Milestone Films’ restoration of Margot Benacerraf’s Araya coincided with the 50th anniversary of the film’s premier at Cannes Film Festival, where it shared the International Critics Prize with Alain Resnais’s Hiroshima, Mon Amour. Despite the win, Araya didn’t receive widespread distribution. Nevertheless, director Margot Benacerraf, now in her 80s, is a legendary figure in world cinema. Although she’s made few films, her work is compared to that of Robert Flaherty, Luchino Visconti and other master filmmakers.

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Casting By… – Documentary Review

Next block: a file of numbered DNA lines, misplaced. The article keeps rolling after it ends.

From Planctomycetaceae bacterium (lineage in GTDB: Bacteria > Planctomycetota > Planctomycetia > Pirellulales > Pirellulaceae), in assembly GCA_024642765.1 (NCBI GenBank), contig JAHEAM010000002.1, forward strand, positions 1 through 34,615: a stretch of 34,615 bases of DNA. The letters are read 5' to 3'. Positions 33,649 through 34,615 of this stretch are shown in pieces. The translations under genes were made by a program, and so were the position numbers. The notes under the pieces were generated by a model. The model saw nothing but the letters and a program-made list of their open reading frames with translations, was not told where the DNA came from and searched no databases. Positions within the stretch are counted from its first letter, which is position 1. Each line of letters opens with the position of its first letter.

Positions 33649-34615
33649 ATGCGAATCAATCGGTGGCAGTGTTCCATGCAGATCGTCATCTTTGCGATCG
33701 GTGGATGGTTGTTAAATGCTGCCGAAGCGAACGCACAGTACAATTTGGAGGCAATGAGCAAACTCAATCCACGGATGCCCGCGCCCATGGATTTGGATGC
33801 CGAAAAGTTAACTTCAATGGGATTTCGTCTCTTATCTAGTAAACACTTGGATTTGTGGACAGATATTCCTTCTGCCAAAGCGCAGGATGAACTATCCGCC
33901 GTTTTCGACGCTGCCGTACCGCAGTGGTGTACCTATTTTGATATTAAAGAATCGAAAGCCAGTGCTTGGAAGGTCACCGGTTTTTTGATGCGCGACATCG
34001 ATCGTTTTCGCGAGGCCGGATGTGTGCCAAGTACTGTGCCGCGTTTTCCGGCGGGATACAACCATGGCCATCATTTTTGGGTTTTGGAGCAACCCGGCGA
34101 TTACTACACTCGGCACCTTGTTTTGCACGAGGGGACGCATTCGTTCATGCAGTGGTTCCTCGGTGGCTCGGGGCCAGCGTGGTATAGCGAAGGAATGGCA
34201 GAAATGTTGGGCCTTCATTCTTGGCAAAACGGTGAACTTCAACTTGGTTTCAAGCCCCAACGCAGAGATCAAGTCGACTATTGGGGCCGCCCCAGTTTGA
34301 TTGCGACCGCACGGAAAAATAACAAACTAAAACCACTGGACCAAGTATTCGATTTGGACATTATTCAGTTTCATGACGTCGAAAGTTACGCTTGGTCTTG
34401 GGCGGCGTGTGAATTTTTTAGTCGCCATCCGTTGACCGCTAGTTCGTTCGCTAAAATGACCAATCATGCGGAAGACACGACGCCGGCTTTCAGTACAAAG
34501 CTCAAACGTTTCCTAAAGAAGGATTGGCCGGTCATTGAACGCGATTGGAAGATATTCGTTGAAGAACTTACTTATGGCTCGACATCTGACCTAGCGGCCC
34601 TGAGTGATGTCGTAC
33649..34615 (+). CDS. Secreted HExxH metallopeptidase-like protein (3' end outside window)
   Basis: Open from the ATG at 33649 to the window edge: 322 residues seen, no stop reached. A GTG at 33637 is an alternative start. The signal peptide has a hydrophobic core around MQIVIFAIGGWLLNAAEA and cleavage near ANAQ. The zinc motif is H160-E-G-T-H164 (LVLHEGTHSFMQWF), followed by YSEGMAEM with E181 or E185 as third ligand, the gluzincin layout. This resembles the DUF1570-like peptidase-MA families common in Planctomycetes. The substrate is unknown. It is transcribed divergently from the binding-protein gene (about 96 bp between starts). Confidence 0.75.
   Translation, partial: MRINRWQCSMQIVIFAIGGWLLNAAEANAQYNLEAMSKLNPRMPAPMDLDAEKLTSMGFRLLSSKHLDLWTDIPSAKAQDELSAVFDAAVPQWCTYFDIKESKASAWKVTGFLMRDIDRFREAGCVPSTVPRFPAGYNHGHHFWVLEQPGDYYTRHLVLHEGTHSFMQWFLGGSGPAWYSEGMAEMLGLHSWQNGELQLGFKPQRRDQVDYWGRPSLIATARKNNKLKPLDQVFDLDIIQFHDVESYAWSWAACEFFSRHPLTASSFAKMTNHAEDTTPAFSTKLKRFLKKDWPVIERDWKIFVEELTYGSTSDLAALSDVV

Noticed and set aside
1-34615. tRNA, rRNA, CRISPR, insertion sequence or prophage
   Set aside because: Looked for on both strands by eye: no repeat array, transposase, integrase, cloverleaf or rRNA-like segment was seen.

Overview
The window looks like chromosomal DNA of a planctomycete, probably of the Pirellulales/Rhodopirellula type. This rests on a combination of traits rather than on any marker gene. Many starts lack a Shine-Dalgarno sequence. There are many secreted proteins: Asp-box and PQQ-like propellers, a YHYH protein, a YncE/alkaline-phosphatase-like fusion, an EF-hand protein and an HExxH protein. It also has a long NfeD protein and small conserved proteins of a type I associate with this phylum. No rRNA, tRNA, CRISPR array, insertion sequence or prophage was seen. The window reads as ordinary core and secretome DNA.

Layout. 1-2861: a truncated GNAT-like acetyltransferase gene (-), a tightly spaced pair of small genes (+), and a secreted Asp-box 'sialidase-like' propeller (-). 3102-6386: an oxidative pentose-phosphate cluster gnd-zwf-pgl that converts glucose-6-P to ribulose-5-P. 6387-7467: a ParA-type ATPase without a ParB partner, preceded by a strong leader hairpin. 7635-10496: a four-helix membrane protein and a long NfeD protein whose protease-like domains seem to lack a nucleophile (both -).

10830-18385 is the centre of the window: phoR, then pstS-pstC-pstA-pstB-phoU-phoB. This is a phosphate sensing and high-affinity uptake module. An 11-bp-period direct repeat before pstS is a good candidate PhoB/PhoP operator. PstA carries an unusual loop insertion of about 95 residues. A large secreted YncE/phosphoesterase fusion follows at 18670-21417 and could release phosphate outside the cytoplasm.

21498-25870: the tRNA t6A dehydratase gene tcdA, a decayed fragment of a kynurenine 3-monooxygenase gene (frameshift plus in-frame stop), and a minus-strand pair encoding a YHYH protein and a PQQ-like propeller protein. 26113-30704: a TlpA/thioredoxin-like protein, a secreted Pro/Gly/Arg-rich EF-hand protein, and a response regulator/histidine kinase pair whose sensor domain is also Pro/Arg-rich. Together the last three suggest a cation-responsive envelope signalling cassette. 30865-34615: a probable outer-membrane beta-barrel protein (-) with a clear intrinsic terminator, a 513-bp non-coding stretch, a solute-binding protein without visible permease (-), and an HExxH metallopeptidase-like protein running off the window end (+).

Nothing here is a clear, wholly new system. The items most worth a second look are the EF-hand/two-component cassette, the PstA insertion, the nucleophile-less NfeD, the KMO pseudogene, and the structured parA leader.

Casting By… – Documentary Review

Casting Director Marion Dougherty didn’t invent Al Pacino or Bette Midler, but she certainly was very influential in the shaping of their careers. Pacino and Midler, and many other actors who’ve risen to super star status. Pacino, Midler and a long list of other movie stars and leading directors, including Martin Scorsese, Robert Redford, Woody Allen and Clint Eastwood appear in filmmaker Tom Donahue’s Casting By… to tell how Dougherty contributed to their success and to thank her for her invaluable input. Praise for Dougherty comes from a who’s who of Hollywood honchos. But, amid all of the headliners, Dougherty herself is actually cast as the central character in Casting By….

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Review: Jessica Yu’s PROTAGONIST

Review: Jessica Yu’s PROTAGONIST